Apple OS X Mountain Lion review: iOS-like features help unify your digital world

The new desktop OS benefits from new features adopted from iOS

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Reading List has become decidedly more useful. To add your current page to Reading List, click on the Share button and choose Add To Reading List. A link will then leap into the Reading List icon -- the icon looks like a pair of eyeglasses -- and the Reading List icon will become a small progress bar, before returning to the normal black glasses icon when the sync is complete.

Safari pinch
Using the "pinch" gesture, you can shrink tabbed windows in Safari and scroll between them by swiping left or right with two fingers.

One issue I had with Lion was that Reading List didn't save stories for offline viewing; in Mountain Lion, it does. Using iCloud, stories you save in Reading List are available for offline reading on your other Macs, a feature that will also be extended to the iPad and the iPhone in a future update.

Apple boasts that Safari has a much faster JavaScript rendering engine than previous versions; the browser does, indeed, feel fast. That peppiness can also be attributed to the fact that Safari has hardware acceleration, and scrolling feels much more responsive. (Apple now allows websites to access Notification Center; we'll see how many take advantage of that feature -- and what they do with it.)

Safari's Preferences now has a Passwords panel, so if you ever forget your password for a website, you can find out what it was by entering your Mac account's password. Privacy settings allow you to ask websites not to track you and you can stop search engines from providing suggestions.

Finally, Safari features a nifty "pinch" gesture in Mountain Lion. If you use the pinch-to-close gesture with multiple tabs open, the gesture will shrink the current Web page to a Cover Flow-type image, and you can swipe left and right between your tabs using two fingers. It's a more graphical way of moving between tabs.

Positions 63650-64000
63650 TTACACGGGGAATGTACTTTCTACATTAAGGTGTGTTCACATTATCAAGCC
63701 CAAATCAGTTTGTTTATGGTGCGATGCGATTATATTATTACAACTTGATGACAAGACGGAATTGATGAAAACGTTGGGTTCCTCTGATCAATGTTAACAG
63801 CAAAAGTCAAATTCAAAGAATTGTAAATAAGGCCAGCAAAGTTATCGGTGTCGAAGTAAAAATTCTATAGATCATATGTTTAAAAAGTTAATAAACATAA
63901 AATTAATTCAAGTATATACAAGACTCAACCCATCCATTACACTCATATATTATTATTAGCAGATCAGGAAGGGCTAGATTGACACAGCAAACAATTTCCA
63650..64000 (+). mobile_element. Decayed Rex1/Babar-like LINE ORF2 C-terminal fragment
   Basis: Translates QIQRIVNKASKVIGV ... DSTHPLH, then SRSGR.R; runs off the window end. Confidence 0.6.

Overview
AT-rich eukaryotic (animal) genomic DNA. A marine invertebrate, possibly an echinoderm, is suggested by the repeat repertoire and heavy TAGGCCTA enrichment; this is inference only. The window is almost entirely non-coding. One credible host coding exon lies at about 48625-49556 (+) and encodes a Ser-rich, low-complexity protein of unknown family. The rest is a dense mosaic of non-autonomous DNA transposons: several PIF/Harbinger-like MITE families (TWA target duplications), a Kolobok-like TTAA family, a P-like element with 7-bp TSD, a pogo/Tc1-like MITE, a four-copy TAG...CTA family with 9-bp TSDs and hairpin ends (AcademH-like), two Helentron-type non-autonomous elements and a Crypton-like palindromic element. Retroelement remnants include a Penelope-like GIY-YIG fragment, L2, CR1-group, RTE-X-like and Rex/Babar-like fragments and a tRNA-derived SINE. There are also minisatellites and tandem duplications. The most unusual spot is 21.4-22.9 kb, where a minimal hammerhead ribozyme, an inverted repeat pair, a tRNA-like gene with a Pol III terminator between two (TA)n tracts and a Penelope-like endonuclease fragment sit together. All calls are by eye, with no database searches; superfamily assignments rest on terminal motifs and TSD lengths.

It's not all good news for Safari fans, though. This version of the browser no longer has a built-in RSS reader. If you try to connect to an RSS feed, you get a prompt to search the Mac App Store for alternative readers. I've been an avid RSS user in Safari and was initially disappointed with the change. I ended up buying the RSS reader called Reeder, and I recommend it for other RSS fans.

A more secure OS X

The trick to making a system secure is finding the right balance between limiting access to detrimental processes while maintaining as much freedom of choice as possible. In iOS, there's a reason Apple locks down what apps can be installed on an iPhone, iPad or iPod, but funneling all installations through an Apple-approved channel wouldn't work on the desktop. Or would it?

Currently, you can install and run programs on OS X from anywhere, and you'll receive just one warning that untrusted downloads can be harmful, and that warning will appear only during a program's first run. The Mac App Store alleviated most fears about potentially harmful software, since Apple has to approve any digital wares sold there. In Mountain Lion, Apple has come up with what seems like a fairly logical compromise between a Wild West download world and a total lockdown. That compromise is called Gatekeeper.

Security preferences panel
Apple's Gatekeeper feature allows a user to limit what apps can run in OS X.

Gatekeeper embodies a new security paradigm in which you pick one of three types of security modes for OS X. The first allows apps downloaded from anywhere to run -- it's an option literally called Anywhere, and it can be found in the "Allow applications downloaded from:" section of the Security preferences panel. This will let your Mac behave as it has in the past, with app installations from any source allowed with the proper permissions at a user's discretion.

The second option allows apps to be installed only if they come from the "Mac App Store and identified developers." This allows digitally-signed apps to run on your Mac. Because apps must be digitally signed, Apple can revoke privileges for troublesome apps and track down the responsible parties, since each signature is unique. Applications that aren't signed won't run in OS X when this mode is enabled.

The last option only allows apps downloaded from the Mac App Store to install or run. That's as self-explanatory -- and secure -- as you can get.

I ran into Gatekeeper when installing a new version of Parallels. Mountain Lion stopped the process, said I didn't have the security rights, and told me to go to the System Preferences and change the install options. To change security options requires an administrator username and password, and once I changed the setting to allow installs from anywhere, Parallels loaded up just fine.

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